“I can’t wait until later!” my eight-year-old said this morning. We were in the middle of getting ready for Easter mass.
“Why, what’s later?” I asked, fixing his tie.
“We get to have all that Easter candy!”
Of all the childhood lies we’ve decided to tell our kids, the Easter Bunny is where we drew the line. Santa Claus. Check. Tooth Fairy. Check. Easter Bunny. Nope.
I’m not sure why we never really embraced the Easter Bunny. Maybe it’s because I’ve always found those giant Easter bunny costumes slightly psychotic looking with their plastic Stepford smiles. Santa is so ingrained in both religious and secular culture that there was really no way to avoid playing along, though I do think the Santa gig is almost up. Just the other day, we were watching TV when one of the characters alluded to the fact that Santa wasn’t real. One of the boys turned to me and asked me what it meant. I don’t remember my exact response, only that I managed to quickly divert his attention to something else and he seemed to forget about it. I would have preferred that we not have done the whole Tooth Fairy thing, but the boys were the last among their friends to lose that first tooth. By the time it was their turn, they had heard all about the Tooth Fairy from their friends.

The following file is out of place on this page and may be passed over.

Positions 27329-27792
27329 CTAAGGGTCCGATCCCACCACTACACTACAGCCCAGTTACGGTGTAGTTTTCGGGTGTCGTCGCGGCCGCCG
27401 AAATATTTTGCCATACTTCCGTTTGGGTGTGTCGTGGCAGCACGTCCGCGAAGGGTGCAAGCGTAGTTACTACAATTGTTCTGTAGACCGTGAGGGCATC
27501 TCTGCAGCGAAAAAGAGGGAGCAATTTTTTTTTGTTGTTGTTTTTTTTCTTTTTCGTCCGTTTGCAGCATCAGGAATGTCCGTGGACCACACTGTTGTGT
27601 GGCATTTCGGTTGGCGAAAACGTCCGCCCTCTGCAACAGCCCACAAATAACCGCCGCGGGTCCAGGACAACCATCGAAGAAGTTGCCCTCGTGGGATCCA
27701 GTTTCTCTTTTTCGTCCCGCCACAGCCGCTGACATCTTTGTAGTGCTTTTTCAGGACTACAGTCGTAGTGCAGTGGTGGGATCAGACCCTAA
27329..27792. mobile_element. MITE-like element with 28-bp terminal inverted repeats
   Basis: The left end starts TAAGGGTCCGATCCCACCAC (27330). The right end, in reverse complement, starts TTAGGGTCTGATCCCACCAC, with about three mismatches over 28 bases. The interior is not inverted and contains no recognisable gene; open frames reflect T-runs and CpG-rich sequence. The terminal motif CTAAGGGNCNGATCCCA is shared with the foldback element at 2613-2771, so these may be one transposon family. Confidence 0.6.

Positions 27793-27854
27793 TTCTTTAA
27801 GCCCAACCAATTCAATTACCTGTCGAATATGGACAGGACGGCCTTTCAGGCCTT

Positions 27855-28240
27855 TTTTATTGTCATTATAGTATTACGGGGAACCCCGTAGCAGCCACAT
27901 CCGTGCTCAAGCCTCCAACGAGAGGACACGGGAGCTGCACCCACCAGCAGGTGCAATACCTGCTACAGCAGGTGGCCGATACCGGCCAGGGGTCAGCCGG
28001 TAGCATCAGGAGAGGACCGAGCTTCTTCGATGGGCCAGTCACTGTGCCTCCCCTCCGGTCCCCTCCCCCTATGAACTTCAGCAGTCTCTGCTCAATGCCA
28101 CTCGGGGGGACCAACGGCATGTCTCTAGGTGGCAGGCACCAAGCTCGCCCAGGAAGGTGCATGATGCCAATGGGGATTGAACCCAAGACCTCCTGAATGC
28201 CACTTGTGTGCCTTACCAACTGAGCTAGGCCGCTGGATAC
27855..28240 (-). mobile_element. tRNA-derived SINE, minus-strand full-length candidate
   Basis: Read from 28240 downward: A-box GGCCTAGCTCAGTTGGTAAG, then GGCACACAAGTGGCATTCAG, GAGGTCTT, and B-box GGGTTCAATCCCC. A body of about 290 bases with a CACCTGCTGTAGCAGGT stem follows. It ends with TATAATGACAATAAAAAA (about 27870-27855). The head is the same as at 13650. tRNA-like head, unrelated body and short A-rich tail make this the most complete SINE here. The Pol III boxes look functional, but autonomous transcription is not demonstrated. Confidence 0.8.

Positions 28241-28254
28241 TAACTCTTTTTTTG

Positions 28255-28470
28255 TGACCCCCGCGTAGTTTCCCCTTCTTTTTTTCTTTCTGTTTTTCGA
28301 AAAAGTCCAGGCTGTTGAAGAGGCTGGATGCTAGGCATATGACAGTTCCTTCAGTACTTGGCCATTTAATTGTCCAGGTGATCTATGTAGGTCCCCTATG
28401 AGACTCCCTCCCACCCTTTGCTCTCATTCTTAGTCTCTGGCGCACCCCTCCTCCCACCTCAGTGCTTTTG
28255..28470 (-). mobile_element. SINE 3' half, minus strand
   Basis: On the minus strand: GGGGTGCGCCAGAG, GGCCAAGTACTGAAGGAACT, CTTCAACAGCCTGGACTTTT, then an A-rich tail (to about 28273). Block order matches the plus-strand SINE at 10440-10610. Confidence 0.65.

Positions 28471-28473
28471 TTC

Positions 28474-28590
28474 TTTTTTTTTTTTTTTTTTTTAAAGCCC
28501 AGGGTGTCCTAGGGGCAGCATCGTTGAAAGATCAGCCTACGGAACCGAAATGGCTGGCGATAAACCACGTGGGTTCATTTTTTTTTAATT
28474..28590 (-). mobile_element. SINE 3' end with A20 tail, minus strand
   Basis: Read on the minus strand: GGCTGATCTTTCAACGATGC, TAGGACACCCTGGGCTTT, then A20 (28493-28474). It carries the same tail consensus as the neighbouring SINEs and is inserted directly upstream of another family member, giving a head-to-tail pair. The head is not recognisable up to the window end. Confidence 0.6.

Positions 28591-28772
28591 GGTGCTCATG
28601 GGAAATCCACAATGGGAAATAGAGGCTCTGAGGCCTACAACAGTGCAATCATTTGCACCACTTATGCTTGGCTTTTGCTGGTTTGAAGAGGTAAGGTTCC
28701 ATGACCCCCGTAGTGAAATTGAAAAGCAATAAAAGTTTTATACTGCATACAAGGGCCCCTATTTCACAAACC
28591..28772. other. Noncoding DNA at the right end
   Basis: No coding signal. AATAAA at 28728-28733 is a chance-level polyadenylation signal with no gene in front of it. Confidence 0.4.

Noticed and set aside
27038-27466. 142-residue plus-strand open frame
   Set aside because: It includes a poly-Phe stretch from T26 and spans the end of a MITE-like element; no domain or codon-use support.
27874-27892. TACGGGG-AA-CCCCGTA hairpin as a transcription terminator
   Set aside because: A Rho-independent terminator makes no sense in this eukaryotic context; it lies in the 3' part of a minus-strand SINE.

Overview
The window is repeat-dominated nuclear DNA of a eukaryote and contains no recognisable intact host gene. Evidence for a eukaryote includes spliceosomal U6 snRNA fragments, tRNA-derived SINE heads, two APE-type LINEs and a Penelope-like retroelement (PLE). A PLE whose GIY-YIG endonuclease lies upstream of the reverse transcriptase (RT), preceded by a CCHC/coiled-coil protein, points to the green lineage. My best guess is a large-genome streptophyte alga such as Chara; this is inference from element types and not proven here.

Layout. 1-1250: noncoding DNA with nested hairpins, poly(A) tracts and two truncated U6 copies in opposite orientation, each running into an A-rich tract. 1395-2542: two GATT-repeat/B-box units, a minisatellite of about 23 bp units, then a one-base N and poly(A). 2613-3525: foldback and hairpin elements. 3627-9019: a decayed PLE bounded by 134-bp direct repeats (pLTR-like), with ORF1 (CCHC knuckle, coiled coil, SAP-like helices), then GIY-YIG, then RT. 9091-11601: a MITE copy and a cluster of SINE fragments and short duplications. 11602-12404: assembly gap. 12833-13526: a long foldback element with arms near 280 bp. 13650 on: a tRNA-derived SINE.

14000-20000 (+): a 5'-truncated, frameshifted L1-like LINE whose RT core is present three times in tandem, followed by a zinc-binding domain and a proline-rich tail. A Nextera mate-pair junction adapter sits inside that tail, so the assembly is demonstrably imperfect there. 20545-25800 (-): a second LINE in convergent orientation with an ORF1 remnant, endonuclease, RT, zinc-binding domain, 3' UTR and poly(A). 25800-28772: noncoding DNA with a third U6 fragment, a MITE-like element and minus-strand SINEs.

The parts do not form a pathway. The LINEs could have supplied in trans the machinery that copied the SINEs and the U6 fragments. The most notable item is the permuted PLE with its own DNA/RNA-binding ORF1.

The Easter Bunny was different. We never really talked about the Easter Bunny as if it were a real thing. And when we had our first Easter egg hunts in the backyard, we never pretended that it was the Easter Bunny’s doing. I never hid the fact that it was me doing all the egg hiding. In fact, for the last couple years, the boys have actually watched me stuff the plastic eggs with candy, knowing I would hide them in the backyard.
I guess it was because I never made a big deal out of Easter that I suggested, somewhat off-handedly, that we skip the egg hunt this year. I was pulling out the bags of candy when I brought up the idea to the boys. “You can still have all the candy,” I offered.
The boys were horrified by this idea. They really wanted to have an egg hunt. In fact, they wanted to have the egg hunt so much that they helped me fill all the eggs. Later, as they finished up lunch, I headed outside to hide the eggs, trying to find new places they might overlook. When I finished, the boys were already waiting at the door with their baskets.
It took them less than five minutes to find all the eggs. And even though they knew exactly what was in the eggs, I heard each of them celebrate whenever they cracked one open and discovered its contents.
But in the end, it wasn’t about the candy, after all. It was about those five minutes of childhood, hunting for eggs.
This post is part of the “Slice of Life” series, organized by the teachers at Two Writing Teachers, whose goal is to give teachers a place to write and reflect. This March, more than 300 teachers have committed to daily writing. If you’d like to read more “slices” (from other teachers and even some students), visit twowritingteachers.wordpress.com/challenges.